If we were to remove all the trees in the Amazon in a high emissions scenario, a much smaller area would grow back than would be the case in the current climate. ~ Lan Wang-Erlandsson, Stockhold Resilience Center and co-author

The researchers found that the smallest area that can support a rainforest in the Amazon decreases by 66% in the high emissions scenario.

Ingo Fetzer of the Stockholm Resilience Center, co-author of the paper, said: “We now understand that rainforests on all continents are very sensitive to global change and can quickly lose their ability to adapt. Once they are missing, it will take many decades for their recovery to return to their original state. And since rainforests are home to most of all the world’s species, all of this will be lost forever. “

This study only looked at the effects of climate change on the Amazon and other rainforests. It does not take into account the destructive consequences of logging due to development. However, scientists believe that deforestation has led to a huge increase in forest fires throughout the Amazon.

What can we do about climate change?

We can’t seem to do much about climate change, at least not individually. However, if we demand stricter environmental policies from our governments, this can lead to big improvements. As a collective, we are responsible for protecting our planet and taking only what we need from it. By reducing consumption and pressuring our leaders to adopt better policies, we can make a difference.

It will require a monumental effort on the part of all and the cooperation of all the countries of the world. Even if we can’t completely stop climate change, we could stop it simply by working with the environment rather than against it. Here are some ideas on how you can work to combat climate change:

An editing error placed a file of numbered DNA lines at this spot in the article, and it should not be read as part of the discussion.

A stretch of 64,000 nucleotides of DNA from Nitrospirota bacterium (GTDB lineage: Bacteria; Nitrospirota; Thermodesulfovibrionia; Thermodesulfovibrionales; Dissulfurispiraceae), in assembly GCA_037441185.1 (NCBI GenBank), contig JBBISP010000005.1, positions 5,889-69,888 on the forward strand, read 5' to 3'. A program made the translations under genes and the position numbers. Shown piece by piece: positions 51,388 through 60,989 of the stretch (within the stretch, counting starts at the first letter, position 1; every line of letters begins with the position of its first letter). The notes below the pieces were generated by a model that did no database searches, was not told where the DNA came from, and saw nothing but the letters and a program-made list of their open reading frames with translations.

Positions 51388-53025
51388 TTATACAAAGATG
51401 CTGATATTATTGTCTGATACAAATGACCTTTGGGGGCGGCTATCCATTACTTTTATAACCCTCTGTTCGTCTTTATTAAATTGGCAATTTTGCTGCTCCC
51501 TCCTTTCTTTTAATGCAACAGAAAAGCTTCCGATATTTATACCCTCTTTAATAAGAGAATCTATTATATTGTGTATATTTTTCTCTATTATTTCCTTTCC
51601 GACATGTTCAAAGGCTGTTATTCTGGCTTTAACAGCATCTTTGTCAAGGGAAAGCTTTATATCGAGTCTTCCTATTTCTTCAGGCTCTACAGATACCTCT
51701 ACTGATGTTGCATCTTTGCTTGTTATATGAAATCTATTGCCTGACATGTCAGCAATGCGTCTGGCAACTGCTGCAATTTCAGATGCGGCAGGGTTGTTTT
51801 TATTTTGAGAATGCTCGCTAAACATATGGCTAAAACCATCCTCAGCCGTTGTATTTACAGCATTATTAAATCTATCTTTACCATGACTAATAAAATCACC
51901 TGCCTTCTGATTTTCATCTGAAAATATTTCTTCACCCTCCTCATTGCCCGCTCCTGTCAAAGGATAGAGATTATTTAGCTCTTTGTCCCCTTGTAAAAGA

• Eat all the food you buy at the store. Buy local organic food when it is possible.
  • Reduce water waste
  • Invest in renewable energy for your home
  • Weatherize your home by ensuring it is properly insulated
  • Shop for energy efficient appliances
  • Use public transportation instead of driving a car
  • Fly less often
  • Unplug devices when fully charged or if you use them infrequently.

Final thoughts on how the timber industry could turn the Amazon into a savanna

Login Combined with climate change it could bring drastic changes to the Amazon rainforest in just decades. Around the world, we have seen the devastating effects of climate change on the environment. It seems like wildfires, hurricanes, floods, and all other natural disasters have gotten a lot worse. As the world warms due in part to human activities, we must figure out how to adapt.

Unfortunately, we cannot totally stop climate change, but we can certainly do our part to stop it. By making more environmentally friendly decisions, buying less, and holding leaders accountable, we can make a difference. We should also fight for stricter controls on logging around the world. We must all work together if we want a clean and sustainable world for future generations.